The man with the green thumb

Why he loves his flowers

He waters them all by hand. City gardener Thomas Wyss cherishes and looks after the flowers on the Chapel Bridge as if they were his own.

A man of passion and patience

Why his job cannot be automated and why sometimes, sign language is the only thing that helps.

It is 5 a.m. on the Chapel Bridge. Thomas Wyss turns the key to the vestibule of the Water Tower, carefully rolls out the 140-meter-long hosepipe, switches on the faucet and begins to water the flowers. There are no pre-installed irrigation pipes; on the contrary, manual work and experience are called for.

City gardener Thomas Wyss ensures an optimum water supply and looks after Lucerne’s most famous flowers. His job also includes removing withered plants, checking the boxes for pests and disease and occasionally replacing plants. He enjoys the solitude of the early morning just as much as the contact with passers-by. What he does not like is handing over responsibility for his plants to others, having already established a relationship with them in the greenhouse.

The plants have to be watered by hand with a garden hose..
The plants designated for the Chapel Bridge remain in the Municipal Parks and Gardens Department's greenhouses until May every year.

Interview with city gardener Thomas Wyss

How long does it take to water the flowers?

Thomas Wyss: Five to six hours. The loss of pressure in the long hose means that the water only comes out relatively slowly. But I like working at this pace, as it gives me plenty of time to observe and tend to the plants.

And how often do they have to be watered?

It varies. Sometimes I water them every five or nine days, depending on the weather. In May, the plants can make do with relatively little water – every 14 days is enough. As the temperature increases and the plants grow bigger, they need more water. That is why the watering process cannot be automated. On average, we water them once a week.

Why so early in the morning?

So that I don’t disturb the passers-by, and they don’t disturb me. At first I am alone on the bridge, and then the first joggers start to run past. Then it becomes more and more lively, and I get to meet some interesting people. People often speak to me.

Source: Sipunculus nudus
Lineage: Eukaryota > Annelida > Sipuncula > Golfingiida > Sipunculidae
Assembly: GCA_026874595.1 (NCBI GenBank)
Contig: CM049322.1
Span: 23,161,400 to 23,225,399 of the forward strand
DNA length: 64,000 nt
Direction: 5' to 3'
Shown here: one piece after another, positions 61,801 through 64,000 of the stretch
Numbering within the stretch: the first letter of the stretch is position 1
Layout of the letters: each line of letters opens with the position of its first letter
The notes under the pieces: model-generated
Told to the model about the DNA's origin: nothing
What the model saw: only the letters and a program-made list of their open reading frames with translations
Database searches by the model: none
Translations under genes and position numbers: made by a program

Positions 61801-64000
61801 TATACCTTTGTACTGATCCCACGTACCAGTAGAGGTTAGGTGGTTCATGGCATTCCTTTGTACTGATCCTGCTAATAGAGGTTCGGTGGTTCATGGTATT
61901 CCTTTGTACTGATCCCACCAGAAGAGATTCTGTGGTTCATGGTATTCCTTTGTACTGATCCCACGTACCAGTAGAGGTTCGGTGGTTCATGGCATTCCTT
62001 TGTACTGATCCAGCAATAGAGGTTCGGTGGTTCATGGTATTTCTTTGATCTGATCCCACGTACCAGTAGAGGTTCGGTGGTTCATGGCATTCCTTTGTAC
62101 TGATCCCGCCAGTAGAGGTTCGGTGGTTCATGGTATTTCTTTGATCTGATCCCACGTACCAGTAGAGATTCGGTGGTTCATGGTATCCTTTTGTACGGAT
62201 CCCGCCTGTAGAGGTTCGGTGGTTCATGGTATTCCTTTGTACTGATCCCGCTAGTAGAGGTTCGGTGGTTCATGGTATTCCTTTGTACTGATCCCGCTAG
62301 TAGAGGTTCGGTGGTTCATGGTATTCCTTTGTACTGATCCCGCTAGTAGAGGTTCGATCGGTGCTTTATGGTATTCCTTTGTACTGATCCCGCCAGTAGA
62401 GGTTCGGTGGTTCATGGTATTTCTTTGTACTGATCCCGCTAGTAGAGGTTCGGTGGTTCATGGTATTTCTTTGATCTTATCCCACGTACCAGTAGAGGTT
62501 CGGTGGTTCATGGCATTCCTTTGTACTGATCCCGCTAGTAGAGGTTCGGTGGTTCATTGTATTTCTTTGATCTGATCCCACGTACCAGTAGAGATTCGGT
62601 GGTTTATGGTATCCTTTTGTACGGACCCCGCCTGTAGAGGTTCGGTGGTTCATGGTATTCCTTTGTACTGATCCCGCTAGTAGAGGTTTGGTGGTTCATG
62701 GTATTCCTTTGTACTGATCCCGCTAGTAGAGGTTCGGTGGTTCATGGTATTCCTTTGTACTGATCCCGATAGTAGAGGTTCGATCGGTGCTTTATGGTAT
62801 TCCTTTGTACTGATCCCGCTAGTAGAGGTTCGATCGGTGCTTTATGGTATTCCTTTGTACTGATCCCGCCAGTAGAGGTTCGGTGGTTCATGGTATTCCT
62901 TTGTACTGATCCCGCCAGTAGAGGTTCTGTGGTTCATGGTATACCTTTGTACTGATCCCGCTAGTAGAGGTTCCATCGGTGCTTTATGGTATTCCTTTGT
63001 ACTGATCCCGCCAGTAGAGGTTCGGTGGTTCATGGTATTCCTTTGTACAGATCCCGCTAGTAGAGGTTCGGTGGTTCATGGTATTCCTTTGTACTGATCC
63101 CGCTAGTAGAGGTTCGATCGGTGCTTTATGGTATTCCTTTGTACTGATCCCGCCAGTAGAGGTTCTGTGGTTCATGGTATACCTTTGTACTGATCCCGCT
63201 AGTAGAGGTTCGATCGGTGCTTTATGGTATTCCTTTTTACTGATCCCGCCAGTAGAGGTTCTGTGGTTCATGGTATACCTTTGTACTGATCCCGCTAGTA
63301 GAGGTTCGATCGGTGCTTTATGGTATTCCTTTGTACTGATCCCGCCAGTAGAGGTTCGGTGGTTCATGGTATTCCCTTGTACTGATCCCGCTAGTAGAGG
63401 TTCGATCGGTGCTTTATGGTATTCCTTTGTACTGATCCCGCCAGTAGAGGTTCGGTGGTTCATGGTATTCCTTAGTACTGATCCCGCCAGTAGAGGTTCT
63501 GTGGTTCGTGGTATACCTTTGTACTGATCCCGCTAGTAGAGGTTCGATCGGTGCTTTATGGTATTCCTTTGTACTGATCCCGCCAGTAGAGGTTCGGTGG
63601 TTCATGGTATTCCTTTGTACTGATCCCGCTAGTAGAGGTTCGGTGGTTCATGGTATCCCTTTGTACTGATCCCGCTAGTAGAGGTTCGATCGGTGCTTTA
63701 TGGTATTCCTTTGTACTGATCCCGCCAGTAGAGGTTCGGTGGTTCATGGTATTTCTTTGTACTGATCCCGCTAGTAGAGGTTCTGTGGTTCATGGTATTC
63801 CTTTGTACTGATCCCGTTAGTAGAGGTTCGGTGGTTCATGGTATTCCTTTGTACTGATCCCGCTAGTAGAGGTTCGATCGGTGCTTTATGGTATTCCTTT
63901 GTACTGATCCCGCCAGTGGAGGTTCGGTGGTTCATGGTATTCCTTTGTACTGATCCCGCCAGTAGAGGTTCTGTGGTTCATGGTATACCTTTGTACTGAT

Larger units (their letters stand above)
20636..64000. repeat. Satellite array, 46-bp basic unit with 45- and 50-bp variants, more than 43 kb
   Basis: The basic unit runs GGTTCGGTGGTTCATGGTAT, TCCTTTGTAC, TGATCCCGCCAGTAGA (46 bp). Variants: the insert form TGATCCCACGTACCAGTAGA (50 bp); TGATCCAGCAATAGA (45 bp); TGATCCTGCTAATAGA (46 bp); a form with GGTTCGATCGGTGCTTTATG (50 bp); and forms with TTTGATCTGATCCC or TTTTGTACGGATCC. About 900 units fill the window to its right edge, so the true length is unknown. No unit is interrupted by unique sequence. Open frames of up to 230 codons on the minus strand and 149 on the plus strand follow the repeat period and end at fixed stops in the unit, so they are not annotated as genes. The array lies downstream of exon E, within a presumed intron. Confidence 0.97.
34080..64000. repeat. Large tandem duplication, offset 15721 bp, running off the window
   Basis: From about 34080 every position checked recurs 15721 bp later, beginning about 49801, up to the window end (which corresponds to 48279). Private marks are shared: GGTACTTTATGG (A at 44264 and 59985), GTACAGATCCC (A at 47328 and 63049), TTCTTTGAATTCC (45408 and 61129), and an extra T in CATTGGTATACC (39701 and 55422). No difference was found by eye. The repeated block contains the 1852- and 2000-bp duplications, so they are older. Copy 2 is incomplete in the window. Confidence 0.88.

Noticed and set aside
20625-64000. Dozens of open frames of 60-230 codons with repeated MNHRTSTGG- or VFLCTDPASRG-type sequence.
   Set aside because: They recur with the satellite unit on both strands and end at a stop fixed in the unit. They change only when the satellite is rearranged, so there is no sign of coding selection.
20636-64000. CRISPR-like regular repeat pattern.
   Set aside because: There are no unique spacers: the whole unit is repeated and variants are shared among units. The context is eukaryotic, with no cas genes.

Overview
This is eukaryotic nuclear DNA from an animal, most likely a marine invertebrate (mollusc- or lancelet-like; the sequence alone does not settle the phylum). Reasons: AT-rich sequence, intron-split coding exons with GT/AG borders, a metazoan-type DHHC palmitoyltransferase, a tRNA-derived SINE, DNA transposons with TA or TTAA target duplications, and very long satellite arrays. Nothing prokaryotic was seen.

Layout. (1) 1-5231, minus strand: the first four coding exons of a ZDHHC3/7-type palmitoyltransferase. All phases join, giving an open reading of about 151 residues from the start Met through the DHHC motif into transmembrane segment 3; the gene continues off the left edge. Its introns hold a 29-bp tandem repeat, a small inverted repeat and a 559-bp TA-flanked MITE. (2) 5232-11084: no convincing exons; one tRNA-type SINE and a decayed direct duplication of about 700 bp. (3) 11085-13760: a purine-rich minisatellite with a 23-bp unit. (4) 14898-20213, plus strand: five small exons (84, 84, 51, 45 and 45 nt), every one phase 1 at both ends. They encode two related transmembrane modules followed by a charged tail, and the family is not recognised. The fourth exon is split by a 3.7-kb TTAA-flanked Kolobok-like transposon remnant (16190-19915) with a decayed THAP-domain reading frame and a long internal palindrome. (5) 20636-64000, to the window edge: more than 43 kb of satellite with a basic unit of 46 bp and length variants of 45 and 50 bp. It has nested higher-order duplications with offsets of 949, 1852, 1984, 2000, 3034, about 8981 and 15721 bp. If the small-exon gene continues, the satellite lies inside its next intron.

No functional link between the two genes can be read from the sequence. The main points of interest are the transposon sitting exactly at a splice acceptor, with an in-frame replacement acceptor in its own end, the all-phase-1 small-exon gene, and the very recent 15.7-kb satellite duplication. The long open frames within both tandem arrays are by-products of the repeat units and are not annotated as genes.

Sometimes I have to come in at very short notice, such as on a hot Sunday afternoon. I don't mind that at all.
Thomas Wyss, city gardener

What sort of experiences do you have?

Most people ask me for tips on plant care or want to take a photo of me. Some tourists grab the watering device I use to take a selfie with it. Once, I even met a municipal gardener from Sydney. I am very bad at foreign languages, but we always manage to make ourselves understood somehow, sometimes by resorting to sign language. And luckily the botanical names are the same all over the world.

Do you sometimes have negative experiences?

Every now and then, people pull off the blossoms, tear out whole plants or dump litter between the flowers, especially at weekends or after events. We install additional brackets to make sure no flower boxes end up in the Reuss. Vandalism has not really become more frequent, but such incidents do still affect me personally. Somehow I feel quite attached to the plants.

Five to six hours...
... is how long it takes to water all the plants on the Chapel Bridge.
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